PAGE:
Social clubs and fraternal organizations won’t have to pay as much to host video gambling after the city of Woodstock lowered its fees.

Class “C” liquor license-holders, made up of clubs, will pay $100 a year to the city for each video gambling machine they run, down from $500. Clubs also will not have to pay an annual license fee of $1,000, which applies to other gambling establishments in Woodstock.

The fee changes were approved by the City Council April 18.

In March, the city raised its fees on video gambling, increasing the yearly cost from $25 to $500 per machine. The council also imposed an annual permit fee of $1,000 for operators that provide the machines to local businesses and an annual license fee of $1,000 for each establishment that offers video gambling.

Mayor Brian Sager wrote in a memo to the City Council that the city hadn’t intended for clubs to pay the much higher rates, calling it an “oversight.”

“Previous discussion had been to exempt clubs with Liquor License C classifications in recognition of their contributions to the members of those organizations and the larger community,” Sager wrote. “The original intent, though overlooked, was to forgo an annual license fee for such entities and charge an annual video gaming terminal fee of $100 for each video gaming terminal upon the premises.”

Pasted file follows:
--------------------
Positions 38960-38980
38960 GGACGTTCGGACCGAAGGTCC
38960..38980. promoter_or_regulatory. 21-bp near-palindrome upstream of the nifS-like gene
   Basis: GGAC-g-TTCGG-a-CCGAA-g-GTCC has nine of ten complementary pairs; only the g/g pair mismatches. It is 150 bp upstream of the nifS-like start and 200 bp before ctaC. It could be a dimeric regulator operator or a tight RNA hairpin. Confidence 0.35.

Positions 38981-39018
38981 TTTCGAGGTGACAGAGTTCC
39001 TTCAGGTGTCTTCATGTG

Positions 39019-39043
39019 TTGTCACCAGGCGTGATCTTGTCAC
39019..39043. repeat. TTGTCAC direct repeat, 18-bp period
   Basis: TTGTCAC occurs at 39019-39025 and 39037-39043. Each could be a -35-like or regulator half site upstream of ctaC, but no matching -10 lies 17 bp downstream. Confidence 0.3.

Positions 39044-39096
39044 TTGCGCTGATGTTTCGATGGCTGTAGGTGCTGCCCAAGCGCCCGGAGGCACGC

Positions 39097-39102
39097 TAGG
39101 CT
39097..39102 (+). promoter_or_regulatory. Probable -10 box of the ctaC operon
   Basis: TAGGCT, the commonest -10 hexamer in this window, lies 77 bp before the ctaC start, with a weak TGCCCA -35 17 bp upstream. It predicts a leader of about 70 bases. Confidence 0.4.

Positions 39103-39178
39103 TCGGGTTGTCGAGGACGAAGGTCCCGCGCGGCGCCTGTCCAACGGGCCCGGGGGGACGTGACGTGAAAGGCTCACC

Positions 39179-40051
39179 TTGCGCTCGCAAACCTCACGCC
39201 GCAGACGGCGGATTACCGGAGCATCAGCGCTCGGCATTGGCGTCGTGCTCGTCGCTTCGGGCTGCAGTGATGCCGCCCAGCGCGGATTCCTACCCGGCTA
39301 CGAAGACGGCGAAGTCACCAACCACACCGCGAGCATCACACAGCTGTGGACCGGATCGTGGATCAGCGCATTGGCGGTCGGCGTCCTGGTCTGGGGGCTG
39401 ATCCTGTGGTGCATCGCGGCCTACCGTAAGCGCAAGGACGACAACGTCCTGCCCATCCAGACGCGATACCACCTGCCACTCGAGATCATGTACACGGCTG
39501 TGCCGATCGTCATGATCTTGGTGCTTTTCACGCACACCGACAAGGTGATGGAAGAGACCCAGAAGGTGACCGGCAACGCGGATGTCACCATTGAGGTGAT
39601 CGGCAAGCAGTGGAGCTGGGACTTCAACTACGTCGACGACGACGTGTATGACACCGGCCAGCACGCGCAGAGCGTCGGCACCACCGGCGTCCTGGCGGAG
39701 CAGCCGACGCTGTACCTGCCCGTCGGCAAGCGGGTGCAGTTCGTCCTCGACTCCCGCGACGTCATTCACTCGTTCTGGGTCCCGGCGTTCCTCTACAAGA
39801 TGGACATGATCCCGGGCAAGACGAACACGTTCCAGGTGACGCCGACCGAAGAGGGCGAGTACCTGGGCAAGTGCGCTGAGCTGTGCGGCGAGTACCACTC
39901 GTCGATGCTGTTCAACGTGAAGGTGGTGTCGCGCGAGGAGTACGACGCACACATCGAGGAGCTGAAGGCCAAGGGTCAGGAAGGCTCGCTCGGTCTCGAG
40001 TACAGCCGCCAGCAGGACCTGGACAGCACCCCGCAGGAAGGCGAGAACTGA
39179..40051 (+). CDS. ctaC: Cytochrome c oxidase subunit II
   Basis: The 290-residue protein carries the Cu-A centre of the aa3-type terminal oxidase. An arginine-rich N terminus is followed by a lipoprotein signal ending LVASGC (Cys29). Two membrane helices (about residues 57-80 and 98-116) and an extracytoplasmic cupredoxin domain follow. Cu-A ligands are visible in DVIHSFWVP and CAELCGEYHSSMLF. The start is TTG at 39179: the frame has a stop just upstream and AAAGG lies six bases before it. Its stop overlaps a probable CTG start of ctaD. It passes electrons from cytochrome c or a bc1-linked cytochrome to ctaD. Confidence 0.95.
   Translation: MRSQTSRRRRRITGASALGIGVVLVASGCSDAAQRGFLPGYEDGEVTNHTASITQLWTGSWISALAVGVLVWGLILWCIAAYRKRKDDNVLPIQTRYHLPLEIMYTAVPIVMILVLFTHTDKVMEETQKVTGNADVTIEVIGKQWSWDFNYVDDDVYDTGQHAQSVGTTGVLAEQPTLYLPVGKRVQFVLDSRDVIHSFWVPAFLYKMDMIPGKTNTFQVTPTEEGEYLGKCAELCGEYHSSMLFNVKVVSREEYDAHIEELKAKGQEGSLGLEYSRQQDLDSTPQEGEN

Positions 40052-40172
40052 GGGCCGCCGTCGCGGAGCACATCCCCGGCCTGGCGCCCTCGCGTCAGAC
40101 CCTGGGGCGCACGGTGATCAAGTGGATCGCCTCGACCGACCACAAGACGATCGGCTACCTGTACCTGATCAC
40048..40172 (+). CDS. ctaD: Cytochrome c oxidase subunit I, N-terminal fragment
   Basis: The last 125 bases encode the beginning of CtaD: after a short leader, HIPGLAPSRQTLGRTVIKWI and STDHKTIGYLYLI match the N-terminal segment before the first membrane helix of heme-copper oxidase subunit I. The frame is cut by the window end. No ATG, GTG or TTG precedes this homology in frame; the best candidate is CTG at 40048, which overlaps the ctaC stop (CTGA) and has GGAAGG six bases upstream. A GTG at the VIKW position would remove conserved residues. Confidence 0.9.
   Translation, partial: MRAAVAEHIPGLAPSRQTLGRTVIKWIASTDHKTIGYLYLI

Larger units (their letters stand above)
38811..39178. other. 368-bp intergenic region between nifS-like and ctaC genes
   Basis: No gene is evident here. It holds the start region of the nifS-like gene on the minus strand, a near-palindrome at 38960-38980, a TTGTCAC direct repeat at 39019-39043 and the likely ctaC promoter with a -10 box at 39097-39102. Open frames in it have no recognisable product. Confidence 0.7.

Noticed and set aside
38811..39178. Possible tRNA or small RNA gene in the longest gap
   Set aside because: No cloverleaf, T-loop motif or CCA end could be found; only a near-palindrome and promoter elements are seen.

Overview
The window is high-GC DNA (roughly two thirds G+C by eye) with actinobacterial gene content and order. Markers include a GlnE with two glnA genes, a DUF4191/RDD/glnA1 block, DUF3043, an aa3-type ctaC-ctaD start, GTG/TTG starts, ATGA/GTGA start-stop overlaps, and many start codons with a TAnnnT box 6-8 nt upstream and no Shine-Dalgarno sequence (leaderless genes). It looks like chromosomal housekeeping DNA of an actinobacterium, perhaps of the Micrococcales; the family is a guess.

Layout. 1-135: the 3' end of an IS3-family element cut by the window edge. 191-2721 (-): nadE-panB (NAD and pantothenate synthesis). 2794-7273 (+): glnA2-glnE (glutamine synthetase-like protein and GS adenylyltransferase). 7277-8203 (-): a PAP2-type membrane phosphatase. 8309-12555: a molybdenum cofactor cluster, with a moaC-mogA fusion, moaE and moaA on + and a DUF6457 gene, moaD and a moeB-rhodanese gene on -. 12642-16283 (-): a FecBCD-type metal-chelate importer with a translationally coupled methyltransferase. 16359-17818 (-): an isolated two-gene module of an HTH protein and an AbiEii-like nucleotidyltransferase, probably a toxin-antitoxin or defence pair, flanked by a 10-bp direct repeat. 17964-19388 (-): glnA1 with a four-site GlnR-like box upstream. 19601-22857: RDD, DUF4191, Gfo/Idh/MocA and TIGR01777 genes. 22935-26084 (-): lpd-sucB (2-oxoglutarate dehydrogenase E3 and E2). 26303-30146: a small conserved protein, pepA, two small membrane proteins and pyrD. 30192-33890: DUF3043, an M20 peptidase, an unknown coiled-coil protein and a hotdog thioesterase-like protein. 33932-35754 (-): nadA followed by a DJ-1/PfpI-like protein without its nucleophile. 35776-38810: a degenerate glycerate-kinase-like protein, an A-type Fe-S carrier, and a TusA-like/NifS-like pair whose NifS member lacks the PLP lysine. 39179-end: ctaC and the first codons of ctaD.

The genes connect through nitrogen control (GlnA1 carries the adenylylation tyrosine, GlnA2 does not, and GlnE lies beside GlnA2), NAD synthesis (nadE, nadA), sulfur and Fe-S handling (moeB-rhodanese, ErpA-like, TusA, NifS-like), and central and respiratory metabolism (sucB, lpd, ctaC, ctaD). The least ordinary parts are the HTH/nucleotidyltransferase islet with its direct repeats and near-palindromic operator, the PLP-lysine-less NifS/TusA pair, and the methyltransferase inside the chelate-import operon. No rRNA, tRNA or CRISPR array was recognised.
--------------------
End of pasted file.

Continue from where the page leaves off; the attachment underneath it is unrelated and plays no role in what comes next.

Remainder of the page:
Only establishments with liquor licenses can host video gambling.

Woodstock’s Molly Oakford told the council she thinks gambling fees should be the same for every business and organization. When the city increased its fees, officials said the added revenue would go toward police and other public costs associated with gambling.

“The argument for decreasing the licensing fee and the terminal fee is not consistent, in my opinion, with the original argument of why these fees were established,” Oakford said. “… The gaming detriments are the same regardless of the establishment at which that activity occurs.”

Sager said social clubs don’t have the same problems as some other establishments when it comes to gambling.

“Frankly, there’s a different atmosphere between a number of those [bars and restaurants] and the club environment,” Sager said. “The demand for police response associated with video gaming at those club facilities is different than at other liquor consumption/video gaming businesses.”

Twenty-one establishments in Woodstock operate a total of 92 video gambling machines, according to city documents.

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